There was a period of several years – early in my marriage – where things were very difficult. It seemed that there was always tension in the relationship and I felt like nothing was ever enough to please my wife. I didn’t understand why she wasn’t happy because I thought that I was a pretty good husband. I was a nice guy who generally got along with people. I was reasonably sensitive and a lot of fun. I mean, c’mon, I’d written my senior thesis in college on “Family Ministry In The Church” - I knew how to be a good husband. Nevertheless, my wife still seemed unhappy and her anger was never far away. It seemed to me that she complained a lot and always wanted something more from me. I could only conclude that this was her problem. If she would just lighten up and listen to me, she’d be a lot happier and our marriage would be a lot better. In my frustration, I started pulling away from her – distancing myself from an unpleasant situation for which I believed that I was not responsible. Like the guy driving the old beat-up pick-up truck who wants to make sure that others know that his truck is not a reflection of his true investment, there were moments when I wanted to slap a bumper sticker on my wife’s rear end; maybe one that read: “My Other Wife Is A Harley”.
Feeling unappreciated at home, I directed my energy toward my job and my recreational outlets. Life wasn’t all that I’d hoped for, but I was rocking along okay. Then, around the sixth year of our marriage, a thought – hanging on eight painful words - popped into my head: “You’re doing more to her than for her.” I don’t know where those words – that thought – came from. But once it was there, I couldn’t get it out of my mind. It haunted me for months before I seriously tried to understand it or act on it. During this same period of time, I was studying the book of Ephesians and when I got to chapter 5, it hit me like a ton of bricks. I was confronted with the call for a husband to love his wife as Christ loved the church. I’d read the passage a dozen times before, but this time it penetrated my heart. And as the picture painted in Ephesians 5 came into focus for me, I was terrified. Could I say that I had given my life for this woman? Dedicated each day to her growth and betterment? Was she, as a result of my work in her life, “radiant”, “blameless” or “without blemish”? And what if I was, literally, asked to present my wife to Christ as he will present His bride, the church, to Himself? I would be mortified. A quick audit of how I used my resources - my time, my money and my passion – was damning; I’d clearly invested more of myself in my ministry and my hobbies than in my wife. That moment of exposure felt like a nightmare coming true: the one where you suddenly realize it’s the end of the semester and somehow you never attended any classes!? You stagger into the classroom dazed and confused, realizing that in the rush you forgot to put your pants on. And as you become aware of what’s occurring in the classroom you see that the professor is handing out the final exam! That was the feeling; that was the nightmare - except this time there was no waking up. It was real.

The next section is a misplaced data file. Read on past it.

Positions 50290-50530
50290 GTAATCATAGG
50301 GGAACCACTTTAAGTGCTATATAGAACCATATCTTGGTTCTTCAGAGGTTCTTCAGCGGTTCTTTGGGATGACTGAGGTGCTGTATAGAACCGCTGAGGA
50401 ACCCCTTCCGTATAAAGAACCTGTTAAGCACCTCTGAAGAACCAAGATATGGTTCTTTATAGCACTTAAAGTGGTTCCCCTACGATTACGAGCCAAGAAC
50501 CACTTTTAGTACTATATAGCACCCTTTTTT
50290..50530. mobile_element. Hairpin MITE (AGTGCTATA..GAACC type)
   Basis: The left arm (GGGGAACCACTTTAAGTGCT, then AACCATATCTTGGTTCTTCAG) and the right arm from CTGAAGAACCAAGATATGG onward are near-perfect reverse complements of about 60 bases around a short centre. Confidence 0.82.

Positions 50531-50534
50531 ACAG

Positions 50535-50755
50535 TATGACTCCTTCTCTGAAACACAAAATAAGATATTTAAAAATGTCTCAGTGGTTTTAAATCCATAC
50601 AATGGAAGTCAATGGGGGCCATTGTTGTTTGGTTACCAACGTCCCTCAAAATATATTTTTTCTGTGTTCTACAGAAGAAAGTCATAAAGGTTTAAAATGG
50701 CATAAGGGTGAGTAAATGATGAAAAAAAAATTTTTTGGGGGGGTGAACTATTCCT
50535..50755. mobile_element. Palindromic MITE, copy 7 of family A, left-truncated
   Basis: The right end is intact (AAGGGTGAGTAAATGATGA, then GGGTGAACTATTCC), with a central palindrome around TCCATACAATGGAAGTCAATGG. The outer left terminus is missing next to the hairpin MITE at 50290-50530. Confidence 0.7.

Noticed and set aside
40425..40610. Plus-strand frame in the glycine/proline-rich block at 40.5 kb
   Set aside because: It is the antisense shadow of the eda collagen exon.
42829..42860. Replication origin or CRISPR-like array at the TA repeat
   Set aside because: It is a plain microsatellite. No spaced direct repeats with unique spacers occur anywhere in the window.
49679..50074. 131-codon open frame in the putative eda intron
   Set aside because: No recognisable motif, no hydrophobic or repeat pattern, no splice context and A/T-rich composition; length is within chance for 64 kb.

By the grace of my God and my wife, I began moving out of the nightmare. A little counseling and a little honest reflection made it clear that I wasn’t quite the husband that I’d thought myself to be. Awash in my own self-serving and self-protective way of relating, I’d invested my heart and energy into those things that made me feel good about myself. I now see that I had, in fact, done more to my wife than for her. I started investing more of myself – my time, my passion, my money - in her and in our marriage. Although this new investment cost me something, the return quickly equaled – and then exceeded - my investment. Twenty years later, we share a passion and sweetness in our marriage that I could never have anticipated. As a marriage therapist, I now find myself asking men the same questions which I had to face. Have you disinvested yourself from your wife and marriage? …pulled away? …taken on a passive stance? …invested your time and energy into something that provides a more immediate and predictable return? If so, I would challenge you to invest as much of yourself into understanding and bettering your wife as you have invested into your career, your hobbies… your Harley. If you genuinely do, I can almost promise that you will be surprised by what you get back in return.
Posted on Mon, July 23, 2012
by Jeff Pipe filed under